The internet sales tax bill split some online retailers down the middle, with Amazon supporting the bill and eBay lobbying against it. Amazon is the country's largest online retailer - and since their infrastructure exists in almost every state already, they're already subject to a lot of same-state sales taxes.
The legislation will now go to the House of Representatives, where anti-tax proponents are more hopeful that the more conservative majority will be able to either delay and fix the bill or kill it altogether.
While Congress investigates the Obama Administration's actions during the Benghazi terrorist attack this week, President Obama will be leaving town to promote his "jobs" agenda in what the Associated Press dubs "a series of day trips."
The White House says President Barack Obama's trip to Austin, Texas, on Thursday will kick off a series of day trips aimed at highlighting his proposals on jobs and the economy.
While in Texas, Obama will visit a technical high school and meet with entrepreneurs. He'll also drop in on a tech company and talk with blue-collar workers.
The trip shows Obama wants to keep Americans focused on his economic proposals even while Congress is busy with an immigration overhaul and confirmation for Obama's second-term Cabinet nominees.
Despite the fact that the Obama White House continues to condemn the spending cuts of sequestration as economically devastating, President Obama will reportedly "travel every few weeks" in order to promote his economic agenda.
Austin seems an unlikely place to make a jobs pitch - their economy is doing well, as The Hill reported that unemployment dropped by 9% in Obama's first term, spurred by businesses like Apple and General Motors moving jobs there. Nonetheless, Obama will urge the residents in Austin that tens of billions of dollars need to be spent by the federal government to boost the economy - and he will continue his pitch to hike the minimum wage.
On ABC's This Week, Heritage Foundation President and former South Carolina Senator Jim DemMint previewed a Heritage study of the Gang of Eight's "comprehensive immigration reform" bill, saying that the bill might cost "trillions."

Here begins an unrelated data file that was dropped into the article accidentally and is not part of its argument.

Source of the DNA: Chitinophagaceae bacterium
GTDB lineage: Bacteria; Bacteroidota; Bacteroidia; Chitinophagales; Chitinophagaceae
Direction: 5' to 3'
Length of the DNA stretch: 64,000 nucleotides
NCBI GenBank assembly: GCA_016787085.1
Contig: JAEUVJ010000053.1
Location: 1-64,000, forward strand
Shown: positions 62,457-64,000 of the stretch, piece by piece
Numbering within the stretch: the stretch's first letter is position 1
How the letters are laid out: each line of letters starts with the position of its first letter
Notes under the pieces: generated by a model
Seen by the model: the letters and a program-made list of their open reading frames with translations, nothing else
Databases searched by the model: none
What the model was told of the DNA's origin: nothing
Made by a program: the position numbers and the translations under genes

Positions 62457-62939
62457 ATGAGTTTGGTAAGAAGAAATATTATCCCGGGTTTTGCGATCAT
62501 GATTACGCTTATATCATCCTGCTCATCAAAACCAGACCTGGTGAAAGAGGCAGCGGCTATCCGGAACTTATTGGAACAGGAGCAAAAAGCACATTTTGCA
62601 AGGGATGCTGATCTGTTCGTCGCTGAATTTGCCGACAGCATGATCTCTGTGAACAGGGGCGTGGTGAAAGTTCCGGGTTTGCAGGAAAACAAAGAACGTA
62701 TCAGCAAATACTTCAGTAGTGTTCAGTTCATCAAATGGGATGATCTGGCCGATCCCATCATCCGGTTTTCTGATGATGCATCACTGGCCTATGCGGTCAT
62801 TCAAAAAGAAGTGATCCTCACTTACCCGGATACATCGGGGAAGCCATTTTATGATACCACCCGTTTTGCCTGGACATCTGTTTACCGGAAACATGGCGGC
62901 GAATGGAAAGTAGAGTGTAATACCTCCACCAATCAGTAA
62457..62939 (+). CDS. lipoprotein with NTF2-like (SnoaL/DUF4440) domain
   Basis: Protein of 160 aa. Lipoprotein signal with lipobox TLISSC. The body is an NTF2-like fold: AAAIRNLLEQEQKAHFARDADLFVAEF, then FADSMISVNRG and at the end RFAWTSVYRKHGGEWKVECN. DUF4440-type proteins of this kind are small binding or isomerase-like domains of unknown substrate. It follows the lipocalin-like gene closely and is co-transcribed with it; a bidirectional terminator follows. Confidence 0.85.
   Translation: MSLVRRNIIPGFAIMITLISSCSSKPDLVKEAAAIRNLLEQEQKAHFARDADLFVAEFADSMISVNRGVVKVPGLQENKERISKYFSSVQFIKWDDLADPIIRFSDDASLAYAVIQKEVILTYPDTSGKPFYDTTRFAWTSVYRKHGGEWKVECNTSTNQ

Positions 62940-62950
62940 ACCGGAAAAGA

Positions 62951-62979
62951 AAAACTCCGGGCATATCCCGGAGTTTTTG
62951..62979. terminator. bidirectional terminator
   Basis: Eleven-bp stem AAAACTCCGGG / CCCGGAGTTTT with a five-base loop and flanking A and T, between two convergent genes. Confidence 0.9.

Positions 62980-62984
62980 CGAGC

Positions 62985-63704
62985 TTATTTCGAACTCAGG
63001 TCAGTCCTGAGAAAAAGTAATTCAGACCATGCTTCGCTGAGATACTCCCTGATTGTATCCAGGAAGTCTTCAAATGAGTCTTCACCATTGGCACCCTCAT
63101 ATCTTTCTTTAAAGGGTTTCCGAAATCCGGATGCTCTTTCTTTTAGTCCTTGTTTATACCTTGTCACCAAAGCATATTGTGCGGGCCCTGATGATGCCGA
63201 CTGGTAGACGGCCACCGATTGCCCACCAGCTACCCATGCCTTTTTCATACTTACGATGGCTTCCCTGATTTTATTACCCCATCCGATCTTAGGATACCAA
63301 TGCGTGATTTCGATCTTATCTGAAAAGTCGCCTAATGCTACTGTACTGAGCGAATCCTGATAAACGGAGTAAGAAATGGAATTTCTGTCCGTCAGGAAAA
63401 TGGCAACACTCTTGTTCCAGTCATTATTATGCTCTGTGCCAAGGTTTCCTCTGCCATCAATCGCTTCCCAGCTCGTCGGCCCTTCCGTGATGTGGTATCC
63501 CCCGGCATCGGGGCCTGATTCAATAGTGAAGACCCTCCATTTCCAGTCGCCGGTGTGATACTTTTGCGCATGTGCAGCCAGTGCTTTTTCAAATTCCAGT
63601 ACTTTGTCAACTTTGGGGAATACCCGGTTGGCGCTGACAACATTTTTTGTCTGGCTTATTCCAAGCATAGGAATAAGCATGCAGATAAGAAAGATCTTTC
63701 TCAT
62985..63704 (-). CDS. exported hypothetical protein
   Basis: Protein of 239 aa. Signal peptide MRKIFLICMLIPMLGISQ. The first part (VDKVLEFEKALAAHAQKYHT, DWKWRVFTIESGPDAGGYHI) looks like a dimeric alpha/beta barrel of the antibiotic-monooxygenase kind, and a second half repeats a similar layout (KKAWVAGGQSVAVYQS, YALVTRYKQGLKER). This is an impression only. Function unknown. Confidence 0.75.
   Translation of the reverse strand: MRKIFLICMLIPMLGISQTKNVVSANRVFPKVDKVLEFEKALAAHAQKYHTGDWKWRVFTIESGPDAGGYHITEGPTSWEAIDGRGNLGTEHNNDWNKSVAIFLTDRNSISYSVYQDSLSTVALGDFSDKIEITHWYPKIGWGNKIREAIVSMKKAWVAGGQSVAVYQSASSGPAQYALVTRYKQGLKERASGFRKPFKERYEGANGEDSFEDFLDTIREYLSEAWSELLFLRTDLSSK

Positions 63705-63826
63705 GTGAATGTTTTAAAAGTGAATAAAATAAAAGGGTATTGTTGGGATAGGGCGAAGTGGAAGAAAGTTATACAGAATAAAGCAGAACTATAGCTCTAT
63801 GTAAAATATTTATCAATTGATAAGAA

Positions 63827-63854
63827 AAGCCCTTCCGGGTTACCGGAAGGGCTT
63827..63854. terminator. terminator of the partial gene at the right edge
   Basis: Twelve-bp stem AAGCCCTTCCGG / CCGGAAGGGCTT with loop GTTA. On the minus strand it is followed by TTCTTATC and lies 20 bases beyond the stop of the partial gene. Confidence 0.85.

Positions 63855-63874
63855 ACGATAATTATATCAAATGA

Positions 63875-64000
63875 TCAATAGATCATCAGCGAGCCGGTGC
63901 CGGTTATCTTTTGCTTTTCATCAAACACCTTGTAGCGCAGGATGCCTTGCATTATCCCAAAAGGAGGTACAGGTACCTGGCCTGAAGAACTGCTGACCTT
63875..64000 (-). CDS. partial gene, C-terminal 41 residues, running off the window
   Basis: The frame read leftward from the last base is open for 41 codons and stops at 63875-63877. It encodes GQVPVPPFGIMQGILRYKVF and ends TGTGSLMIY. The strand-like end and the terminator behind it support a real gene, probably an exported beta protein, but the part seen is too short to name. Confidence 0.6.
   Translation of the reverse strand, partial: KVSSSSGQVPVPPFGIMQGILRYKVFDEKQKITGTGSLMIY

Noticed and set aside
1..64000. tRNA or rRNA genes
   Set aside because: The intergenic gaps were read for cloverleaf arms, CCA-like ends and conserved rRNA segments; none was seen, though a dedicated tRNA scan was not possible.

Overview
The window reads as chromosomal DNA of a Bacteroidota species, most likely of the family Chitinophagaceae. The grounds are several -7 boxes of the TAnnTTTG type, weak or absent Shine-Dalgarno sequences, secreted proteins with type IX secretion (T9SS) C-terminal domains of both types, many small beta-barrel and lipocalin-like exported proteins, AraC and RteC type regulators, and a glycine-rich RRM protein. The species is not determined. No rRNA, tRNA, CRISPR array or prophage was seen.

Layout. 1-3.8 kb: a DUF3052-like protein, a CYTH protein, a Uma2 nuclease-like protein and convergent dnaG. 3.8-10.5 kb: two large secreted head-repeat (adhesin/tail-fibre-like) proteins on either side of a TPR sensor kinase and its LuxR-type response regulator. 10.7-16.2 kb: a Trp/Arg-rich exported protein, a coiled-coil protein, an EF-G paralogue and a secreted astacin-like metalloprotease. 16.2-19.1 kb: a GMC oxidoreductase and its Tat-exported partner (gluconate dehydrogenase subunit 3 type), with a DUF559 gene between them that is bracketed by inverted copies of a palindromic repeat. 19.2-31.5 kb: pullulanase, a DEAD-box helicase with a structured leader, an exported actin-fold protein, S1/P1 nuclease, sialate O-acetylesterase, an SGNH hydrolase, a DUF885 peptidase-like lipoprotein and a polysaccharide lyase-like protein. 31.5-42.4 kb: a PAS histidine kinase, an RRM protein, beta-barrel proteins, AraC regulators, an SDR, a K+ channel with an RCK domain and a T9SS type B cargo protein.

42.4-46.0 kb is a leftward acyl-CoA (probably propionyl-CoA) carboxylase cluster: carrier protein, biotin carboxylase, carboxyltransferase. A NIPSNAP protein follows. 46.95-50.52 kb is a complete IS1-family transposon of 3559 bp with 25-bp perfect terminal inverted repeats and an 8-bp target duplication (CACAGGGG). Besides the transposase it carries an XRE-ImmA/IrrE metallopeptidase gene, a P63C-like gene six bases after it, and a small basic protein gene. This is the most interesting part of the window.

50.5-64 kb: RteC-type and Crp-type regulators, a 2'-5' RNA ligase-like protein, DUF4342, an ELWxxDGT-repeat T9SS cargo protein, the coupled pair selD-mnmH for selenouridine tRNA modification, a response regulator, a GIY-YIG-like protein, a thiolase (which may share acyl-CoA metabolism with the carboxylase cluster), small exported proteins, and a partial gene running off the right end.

“The study you’ll see from Heritage this week presents a staggering cost of another amnesty in our country,” DeMint said this morning on “This Week,” based on the “detrimental effects long-term” of government benefits that would eventually go to the millions offered a path to citizenship under the reform legislation currently being considered. “There’s no reason we can’t begin to fix our immigration system so that we won’t make this problem worse. But the bill that’s being presented is unfair to those who came here legally. It will cost Americans trillions of dollars. It’ll make our unlawful immigration system worse.”
But, as ABC News notes, the Heritage economic modeling approach to immigration reform is not without its critics:
The 2007 [Heritage] study is not without its critics, such as Alex Nowrasteh of the Cato Institute, who wrote in April that the study’s “flawed methodology produced a grossly exaggerated cost to federal taxpayers of legalizing unauthorized immigrants while undercounting or discounting their positive tax and economic contributions.”
The immigration reform bill will continue to go through other iterations as it gets analyzed, criticized and amended. Sen. Marco Rubio, the most prominent Republican member of the Gang of Eight, said recently that the legislation has "shortcomings" and that he welcomed the amendment process.